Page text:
Self-Publishing – Pricing an ebook

A brief look at how to effectively price your ebook, in both the short and long term.

Hi all,

In Today’s posting, I wanted to talk about pricing your ebook. I know that many self-published authors are engaged in a ‘race to the bottom’ of sorts in an effort to eek out as much money from a book as possible. Someone once told me that I should always price my first book at 99 cents because “why would anyone spend more on a more expensive book when there are 99 cent ones out there?”
Good question. But I would like to say that there are not many other books out there just like my book. To be sure, there are a lot of quality 99 cent books out there. There are even many quality free books out there too. But for me, I know what my own book is worth, which is my first point.

1.) Price your book for what you think people will really pay for it. Everyone wants to get the most bang for their buck, and people are always looking for deals. But at the same time, don’t forget that you get what you pay for. If you purchase a 99 cent book, you’re expecting to read a 99 cent book. I don’t expect it to be great, just average. But if I see someone charging a bit more for their book – and it has good reviews with a good amount of traffic (I like to check the ranking numbers) then I’ll check it out.
2.) You will make more money by selling fewer higher cost books than you will selling more lower price books. Amazon, in particular, gives authors 70% of the profits if their book is priced between $2.99 and $9.99. So I make roughly $2.74 off each book I sell at the 70% rate. Contrast this to the paltry 30% offered to those who sell their book at 99 cents – a meager 30 cents (roughly) per book. So a person with a 99 cent book would have to sell nine books to make almost what I make in one book. One sell is a lot easier than nine.

3.) The flip side is also true. Nine cheap sells are a lot easier than one tough(er) sell. But this is where being smart ties in. Right now I have just one book. So I’ve priced it a bit high, with the idea that eventually I can lower the price. But how can you have your book, your work of blood-sweat-tears that took you a year to write actually have a helpful price while also keeping excited readers? Create a loss leader! Make a short story or two (ten thousand words or so) and price them at 99 cents or free. You don’t need an incredible amount of editing, just some basic formatting work and cover art. People will buy the cheap one, and be drawn into your story, then purchase your more expensive novel. By the way, Lindsey Buroker is an expert on this, check out her multiple 99 cent short stories that helped her get started in the world of self-publishing.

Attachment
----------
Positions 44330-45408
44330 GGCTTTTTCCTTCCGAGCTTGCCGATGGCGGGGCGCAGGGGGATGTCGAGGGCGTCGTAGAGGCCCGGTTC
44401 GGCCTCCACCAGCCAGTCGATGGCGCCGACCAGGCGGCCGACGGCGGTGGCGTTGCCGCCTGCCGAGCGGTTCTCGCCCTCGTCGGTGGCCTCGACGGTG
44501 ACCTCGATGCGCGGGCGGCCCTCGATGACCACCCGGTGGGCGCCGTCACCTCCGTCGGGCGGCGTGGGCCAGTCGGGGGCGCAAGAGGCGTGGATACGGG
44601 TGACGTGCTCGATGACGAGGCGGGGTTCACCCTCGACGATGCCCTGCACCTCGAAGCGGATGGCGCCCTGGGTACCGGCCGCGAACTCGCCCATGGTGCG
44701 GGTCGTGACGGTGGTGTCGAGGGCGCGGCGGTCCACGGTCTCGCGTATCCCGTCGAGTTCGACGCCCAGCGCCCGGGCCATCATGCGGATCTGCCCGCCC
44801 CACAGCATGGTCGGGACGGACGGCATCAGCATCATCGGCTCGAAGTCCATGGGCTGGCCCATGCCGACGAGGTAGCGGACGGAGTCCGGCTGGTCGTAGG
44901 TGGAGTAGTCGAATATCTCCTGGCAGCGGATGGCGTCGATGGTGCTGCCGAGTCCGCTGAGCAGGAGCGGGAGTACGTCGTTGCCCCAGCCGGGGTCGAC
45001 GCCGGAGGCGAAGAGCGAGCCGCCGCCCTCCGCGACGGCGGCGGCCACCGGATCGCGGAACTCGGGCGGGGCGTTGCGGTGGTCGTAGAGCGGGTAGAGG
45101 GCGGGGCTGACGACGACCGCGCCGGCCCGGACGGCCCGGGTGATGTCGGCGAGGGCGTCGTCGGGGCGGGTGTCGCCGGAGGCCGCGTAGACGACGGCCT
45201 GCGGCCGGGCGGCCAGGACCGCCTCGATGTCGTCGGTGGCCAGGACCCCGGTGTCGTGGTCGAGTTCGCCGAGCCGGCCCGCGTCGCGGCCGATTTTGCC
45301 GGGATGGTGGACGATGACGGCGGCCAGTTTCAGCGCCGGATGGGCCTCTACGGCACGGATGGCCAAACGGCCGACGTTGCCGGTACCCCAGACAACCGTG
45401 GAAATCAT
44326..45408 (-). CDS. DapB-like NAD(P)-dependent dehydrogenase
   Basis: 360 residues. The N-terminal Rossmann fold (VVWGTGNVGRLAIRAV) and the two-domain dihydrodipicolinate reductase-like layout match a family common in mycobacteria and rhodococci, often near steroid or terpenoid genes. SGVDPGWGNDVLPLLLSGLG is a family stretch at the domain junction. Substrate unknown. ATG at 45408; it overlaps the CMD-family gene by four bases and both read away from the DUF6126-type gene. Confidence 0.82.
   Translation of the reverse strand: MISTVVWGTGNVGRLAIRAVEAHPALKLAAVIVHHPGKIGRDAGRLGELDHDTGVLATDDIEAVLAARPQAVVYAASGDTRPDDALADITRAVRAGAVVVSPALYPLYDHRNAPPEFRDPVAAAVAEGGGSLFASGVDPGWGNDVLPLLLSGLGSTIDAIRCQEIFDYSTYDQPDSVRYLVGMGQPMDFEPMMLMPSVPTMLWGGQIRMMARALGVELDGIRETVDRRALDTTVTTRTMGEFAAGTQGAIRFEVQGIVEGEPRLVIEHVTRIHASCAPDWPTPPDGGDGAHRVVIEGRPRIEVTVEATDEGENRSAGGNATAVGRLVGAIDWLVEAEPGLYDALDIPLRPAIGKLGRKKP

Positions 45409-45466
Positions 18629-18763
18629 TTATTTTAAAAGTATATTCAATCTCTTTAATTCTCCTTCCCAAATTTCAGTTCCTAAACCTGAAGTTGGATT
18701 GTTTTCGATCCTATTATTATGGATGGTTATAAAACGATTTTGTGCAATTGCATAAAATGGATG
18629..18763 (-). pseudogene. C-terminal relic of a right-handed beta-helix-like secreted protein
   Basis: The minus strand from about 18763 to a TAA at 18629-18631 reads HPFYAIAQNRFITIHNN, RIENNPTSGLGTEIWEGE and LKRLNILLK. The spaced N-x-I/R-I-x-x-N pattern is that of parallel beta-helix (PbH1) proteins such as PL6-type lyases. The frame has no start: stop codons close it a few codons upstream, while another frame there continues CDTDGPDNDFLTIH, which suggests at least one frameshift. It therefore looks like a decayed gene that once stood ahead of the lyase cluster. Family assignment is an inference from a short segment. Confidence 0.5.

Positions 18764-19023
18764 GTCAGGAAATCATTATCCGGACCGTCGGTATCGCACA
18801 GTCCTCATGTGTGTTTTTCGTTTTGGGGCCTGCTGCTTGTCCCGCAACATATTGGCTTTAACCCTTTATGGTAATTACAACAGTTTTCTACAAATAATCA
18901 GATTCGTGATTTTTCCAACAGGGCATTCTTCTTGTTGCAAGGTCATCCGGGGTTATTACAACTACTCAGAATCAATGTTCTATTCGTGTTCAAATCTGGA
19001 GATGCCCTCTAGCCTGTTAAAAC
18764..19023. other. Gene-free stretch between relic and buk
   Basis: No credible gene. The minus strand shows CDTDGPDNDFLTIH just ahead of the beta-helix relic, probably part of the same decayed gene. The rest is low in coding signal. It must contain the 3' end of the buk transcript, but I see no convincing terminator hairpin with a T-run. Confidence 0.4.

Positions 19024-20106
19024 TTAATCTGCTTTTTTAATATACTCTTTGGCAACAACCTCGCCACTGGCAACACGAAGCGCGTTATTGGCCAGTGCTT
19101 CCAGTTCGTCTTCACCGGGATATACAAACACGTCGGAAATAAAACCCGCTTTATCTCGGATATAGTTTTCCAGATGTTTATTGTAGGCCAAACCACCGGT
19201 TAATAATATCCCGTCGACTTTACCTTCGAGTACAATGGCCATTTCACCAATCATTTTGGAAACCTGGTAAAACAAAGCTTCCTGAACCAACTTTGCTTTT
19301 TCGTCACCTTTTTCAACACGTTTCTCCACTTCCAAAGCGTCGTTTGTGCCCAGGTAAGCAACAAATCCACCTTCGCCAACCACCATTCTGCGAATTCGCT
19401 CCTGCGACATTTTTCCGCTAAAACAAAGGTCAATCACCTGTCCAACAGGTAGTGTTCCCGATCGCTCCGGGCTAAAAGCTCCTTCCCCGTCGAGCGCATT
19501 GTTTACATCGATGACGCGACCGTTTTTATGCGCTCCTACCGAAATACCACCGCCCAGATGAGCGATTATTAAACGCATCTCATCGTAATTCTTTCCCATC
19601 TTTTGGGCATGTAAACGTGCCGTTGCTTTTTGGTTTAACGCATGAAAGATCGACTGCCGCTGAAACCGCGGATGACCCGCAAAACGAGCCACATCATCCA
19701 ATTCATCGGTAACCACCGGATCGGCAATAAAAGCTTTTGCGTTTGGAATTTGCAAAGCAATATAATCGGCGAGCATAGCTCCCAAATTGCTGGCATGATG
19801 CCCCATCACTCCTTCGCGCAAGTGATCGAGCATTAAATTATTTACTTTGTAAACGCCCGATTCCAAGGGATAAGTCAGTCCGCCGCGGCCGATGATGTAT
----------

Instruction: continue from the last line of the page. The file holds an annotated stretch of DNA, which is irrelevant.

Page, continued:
4.) Using a loss leader – This can be especially easy if you have a series. A loss leader is simply when you offer something at free or reduced prices to get someone interested in a product. You see this all the time when credit card companies give you a baseball hat or t-shirt when you sign up for a card. They lose a (small) amount of money on the shirt, but expect to gain more when you rack up big debts on your account.

So you set up your first novel as a cheaper or free introduction to your story, and hope the reader enjoys the story enough to purchase the next installments. Bingo, the ‘free’ book leads to two or three other purchases perhaps? Maybe more if you have multiple series.

What do you guys think about price setting? Is it better to start high then go low or simply stay low? Thoughts?


Author: Daniel Ottalini

Author of the Award-Winning Steam Empire Chronicles Series

5 thoughts on “Self-Publishing – Pricing an ebook”

  1. Your philosophy is pretty much the same as mine. As a reader, I only buy hardcopy books, so of course, I pay a bit sometimes, but as an author, I think it’s important to price your book hardcopy or ebook both to what you think it should be worth. I think a novel should at least be 3.99 as an ebook, and short stories should be .99 because someone will definitely take more of a chance on that, and if they like it, you’ll likely sell a novel. I also like to put discounts on my books though during holidays or book tours, or things like that where people are likely to buy more.

  2. I recently published my debut e-book and started it .99. A week later, I raised my price to $3.99 in preparation for my free promotional days I would be using shortly (thinking more people would give it a try for free the more discounted it looked). To my great surprise, I sold MORE copies at the higher price, before my promotional days, without any great chnage in reviews or ranking #s. $3.99 is the price now, and 2 weeks out of the gate I’m selling 3-5 copies a day, and getting ‘borrowed’, and it’s still increasing bit by bit. Maybe this will be the best I’ll ever do, but I hope the momentum continues! I think it comes down to this- some consumers love freebies/chepaies and try to stick with just those, and some see cheap or free as ‘lesser’ quality and will stick with purchasing things for the prices they equate with quality. Who would you rather be your target audience- those who want it as cheapy as possible, or those willing to part with a little more cash for quality? I’m gunning for group #2, personally.

    1. Personally, I think it is better to sell fewer, but more expensive, copies than a ton of 99 cent copies. I put a lot of heart and soul into my work, thus I think it should be priced that much. Eventually, I may lower it more, but the fact of the matter is that some people avoid 99 cent ones precisely because they are thought to be ‘cheap’ and poor quality.

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